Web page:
In  , we ask whether the proper orientation number is really a more accurate bound than the maximum degree in the following sense : does there exists a positive $ϵ$ and such that $\stackrel{\to }{\chi }\left(G\right)\le ϵ·\chi \left(G\right)+\left(1-ϵ\right)\Delta \left(G\right)$.

As an evidence to this, we prove that if $G$ is bipartite (i.e. $\chi \left(G\right)\le 2$) then $\stackrel{\to }{\chi }\left(G\right)\le \left(\Delta \left(G\right)+\sqrt{\Delta \left(G\right)}\right)/2+1$.

However, the proper orientation number has the drawback to be difficult to compute. We prove in  that deciding whether $\stackrel{\to }{\chi }\left(G\right)\le \Delta \left(G\right)-1$ is already an NP-complete problem on graphs with $\Delta \left(G\right)=k$, for every $k\ge 3$. We also show that it is NP-complete to decide whether $\stackrel{\to }{\chi }\left(G\right)\le 2$, for planar subcubic graphs $G$. Moreover, we prove that it is NP-complete to decide whether $\stackrel{\to }{\chi }\left(G\right)\le 3$, for planar bipartite graphs $G$ with maximum degree 5.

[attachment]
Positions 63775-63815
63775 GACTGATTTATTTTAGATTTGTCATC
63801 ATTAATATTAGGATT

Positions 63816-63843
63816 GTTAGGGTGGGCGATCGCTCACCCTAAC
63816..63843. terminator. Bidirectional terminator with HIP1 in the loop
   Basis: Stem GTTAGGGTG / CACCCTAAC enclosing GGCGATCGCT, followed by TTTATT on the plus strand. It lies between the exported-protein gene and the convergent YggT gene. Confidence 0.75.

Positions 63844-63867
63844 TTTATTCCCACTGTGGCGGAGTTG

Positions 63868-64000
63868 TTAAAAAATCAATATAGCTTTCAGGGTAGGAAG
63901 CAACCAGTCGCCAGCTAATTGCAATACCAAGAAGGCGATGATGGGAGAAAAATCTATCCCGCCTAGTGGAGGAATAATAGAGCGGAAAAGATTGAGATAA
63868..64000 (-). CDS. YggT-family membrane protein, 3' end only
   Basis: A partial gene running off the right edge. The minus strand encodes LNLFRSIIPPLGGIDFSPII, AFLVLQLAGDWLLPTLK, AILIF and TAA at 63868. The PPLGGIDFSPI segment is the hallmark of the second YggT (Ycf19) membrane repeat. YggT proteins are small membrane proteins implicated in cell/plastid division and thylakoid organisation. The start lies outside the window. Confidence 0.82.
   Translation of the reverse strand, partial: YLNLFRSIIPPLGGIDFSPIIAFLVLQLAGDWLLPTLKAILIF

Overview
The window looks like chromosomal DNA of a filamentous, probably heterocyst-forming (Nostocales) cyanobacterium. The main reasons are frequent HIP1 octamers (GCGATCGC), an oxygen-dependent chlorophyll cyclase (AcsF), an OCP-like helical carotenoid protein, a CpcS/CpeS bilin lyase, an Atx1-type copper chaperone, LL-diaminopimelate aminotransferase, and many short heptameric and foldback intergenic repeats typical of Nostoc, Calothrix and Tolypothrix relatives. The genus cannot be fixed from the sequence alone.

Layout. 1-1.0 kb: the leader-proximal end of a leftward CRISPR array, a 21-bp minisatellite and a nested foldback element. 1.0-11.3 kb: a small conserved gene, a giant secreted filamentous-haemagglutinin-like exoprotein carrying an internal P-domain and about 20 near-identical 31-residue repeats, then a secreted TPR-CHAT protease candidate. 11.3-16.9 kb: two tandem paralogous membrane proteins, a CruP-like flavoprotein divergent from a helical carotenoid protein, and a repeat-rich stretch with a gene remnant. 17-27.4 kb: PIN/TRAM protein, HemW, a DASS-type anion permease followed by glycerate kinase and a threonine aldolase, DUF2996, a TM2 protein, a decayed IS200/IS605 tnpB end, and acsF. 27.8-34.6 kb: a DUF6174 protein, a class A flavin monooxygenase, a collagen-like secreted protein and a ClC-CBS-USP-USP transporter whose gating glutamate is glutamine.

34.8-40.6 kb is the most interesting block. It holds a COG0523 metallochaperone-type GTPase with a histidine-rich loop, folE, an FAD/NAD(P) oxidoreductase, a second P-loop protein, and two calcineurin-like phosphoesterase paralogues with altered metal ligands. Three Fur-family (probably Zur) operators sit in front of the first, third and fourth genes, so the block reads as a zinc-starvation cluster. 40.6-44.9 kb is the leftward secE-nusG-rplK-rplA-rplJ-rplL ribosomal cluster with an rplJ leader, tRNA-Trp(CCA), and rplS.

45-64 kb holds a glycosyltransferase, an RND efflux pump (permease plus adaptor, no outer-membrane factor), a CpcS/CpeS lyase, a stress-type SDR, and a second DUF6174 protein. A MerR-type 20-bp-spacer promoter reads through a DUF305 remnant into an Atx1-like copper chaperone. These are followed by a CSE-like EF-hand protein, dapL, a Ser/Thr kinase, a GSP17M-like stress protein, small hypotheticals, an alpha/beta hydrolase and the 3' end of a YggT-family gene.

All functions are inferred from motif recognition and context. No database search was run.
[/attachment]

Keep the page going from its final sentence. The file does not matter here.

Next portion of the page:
Nevertheless, it might be interesting to bound the proper orientation number on some graph families. In particular, if we prove that for a graph with treewidth at most $t$, the proper orientation number is bounded by a function of $t$, this would imply that finding the proper orientation number of a graph with bounded treewidth is polynomial-time solvable. In  we prove $\stackrel{\to }{\chi }\left(G\right)\le 4$ if $G$ is a tree (or equivalently a graph with treewidth at most 1). In  , we study the cacti which is a special class of graphs with treewidth at most 2. We prove that $\stackrel{\to }{\chi }\left(G\right)\le 7$ for every cactus. We also prove that the bound 7 is tight by showing a cactus having no proper orientation with maximum indegree less than 7. We also prove that any planar claw-free graph has a proper orientation with maximum indegree at most 6 and that this bound can also be attained.